Wednesday, October 20, 2021

Global savings glut failing to boost Africa’s growth

A fresh report from Stanbic bank reveals that the global savings glut is failing to boost Africa’s growth as was presumably believed.

“It seems pretty clear that there are plenty of savings globally, especially from developed markets, looking for attractive investment opportunities. African policymakers, in countries that have a dearth of domestic savings relative to investment opportunities, who do not attract these excess savings will commit their countries to sub-par growth for no particularly good reason,” cites the report. 

According to the report the presently depressed global economy does not augur well in accelerating economic growth. The depression is said to be much prevalent with advanced economies, as defined by the international monetary Fund (IMF). The Fund forecast 2016 global GDP growth at 3.2 percent year on year, accelerating to 3.5 percent year on year in 2017. While it forecast that emerging and developing economies are likely to grow by 4.1 percent year on year and 4.6 percent year on year in 2016 and 2017 respectively, it expects advanced economies to grow by 1.9 percent year on year and 2.0 percent year on year respectively. Although growth for developing countries appears better than that of advanced countries, growth in Africa is still expected to be slower and therefore does not promise much.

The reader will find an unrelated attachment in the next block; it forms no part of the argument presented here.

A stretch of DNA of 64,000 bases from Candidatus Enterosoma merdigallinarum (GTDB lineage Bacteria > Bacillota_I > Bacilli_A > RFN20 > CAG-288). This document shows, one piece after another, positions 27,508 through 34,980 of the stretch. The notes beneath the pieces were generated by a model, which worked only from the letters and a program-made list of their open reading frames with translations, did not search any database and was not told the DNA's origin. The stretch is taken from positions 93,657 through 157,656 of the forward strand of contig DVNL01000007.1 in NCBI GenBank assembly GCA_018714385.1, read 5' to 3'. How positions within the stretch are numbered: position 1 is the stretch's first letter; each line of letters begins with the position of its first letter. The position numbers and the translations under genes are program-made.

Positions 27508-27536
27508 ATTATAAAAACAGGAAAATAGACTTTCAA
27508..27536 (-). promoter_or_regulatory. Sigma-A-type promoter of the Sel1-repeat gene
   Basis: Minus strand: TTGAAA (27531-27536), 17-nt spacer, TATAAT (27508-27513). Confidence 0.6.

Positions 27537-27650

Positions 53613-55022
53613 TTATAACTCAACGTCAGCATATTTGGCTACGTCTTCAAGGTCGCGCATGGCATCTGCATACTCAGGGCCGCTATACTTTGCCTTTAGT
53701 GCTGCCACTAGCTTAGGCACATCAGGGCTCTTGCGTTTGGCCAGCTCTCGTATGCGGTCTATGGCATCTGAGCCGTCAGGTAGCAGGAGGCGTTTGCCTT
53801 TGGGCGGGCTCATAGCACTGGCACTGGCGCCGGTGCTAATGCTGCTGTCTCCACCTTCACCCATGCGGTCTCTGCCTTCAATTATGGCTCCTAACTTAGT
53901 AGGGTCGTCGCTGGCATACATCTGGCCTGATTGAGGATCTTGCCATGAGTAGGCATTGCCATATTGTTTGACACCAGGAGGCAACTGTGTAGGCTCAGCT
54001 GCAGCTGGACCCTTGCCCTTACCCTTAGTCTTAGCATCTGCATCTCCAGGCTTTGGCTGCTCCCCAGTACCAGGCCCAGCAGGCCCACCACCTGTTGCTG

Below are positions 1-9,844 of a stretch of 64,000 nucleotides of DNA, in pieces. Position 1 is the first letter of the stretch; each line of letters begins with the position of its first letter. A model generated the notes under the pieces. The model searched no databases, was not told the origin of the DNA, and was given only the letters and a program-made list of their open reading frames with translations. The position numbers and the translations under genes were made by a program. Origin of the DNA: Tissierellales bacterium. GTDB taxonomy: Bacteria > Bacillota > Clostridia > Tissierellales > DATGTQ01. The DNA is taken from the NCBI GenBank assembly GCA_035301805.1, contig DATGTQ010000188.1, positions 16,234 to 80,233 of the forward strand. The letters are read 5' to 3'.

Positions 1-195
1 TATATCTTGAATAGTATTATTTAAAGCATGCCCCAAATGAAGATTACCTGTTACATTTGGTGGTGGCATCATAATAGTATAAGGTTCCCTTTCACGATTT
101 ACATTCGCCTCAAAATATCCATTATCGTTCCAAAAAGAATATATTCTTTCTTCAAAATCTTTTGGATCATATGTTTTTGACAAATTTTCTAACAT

“Another undeniable feature characterising African economies is that countries that have traditionally not depended on metals or oil exports, have a more diversified export basket and generally have large fiscal and C/A deficits (and by implication large capital inflows), are continuing to grow robustly. This also suggests that strong capital inflows will continue to be a key differentiator of growth amongst African countries,” the report highlights. 

The savings glut comes on the backdrop of declining domestic savings, which has been demonstrated by the move from surplus to deficits. This movement according to the report will result in a decline of investment spending. “For investment, and hence overall economic growth, to remain robust, diminished domestic savings would need to be augmented by greater capital inflows,” states the report. 

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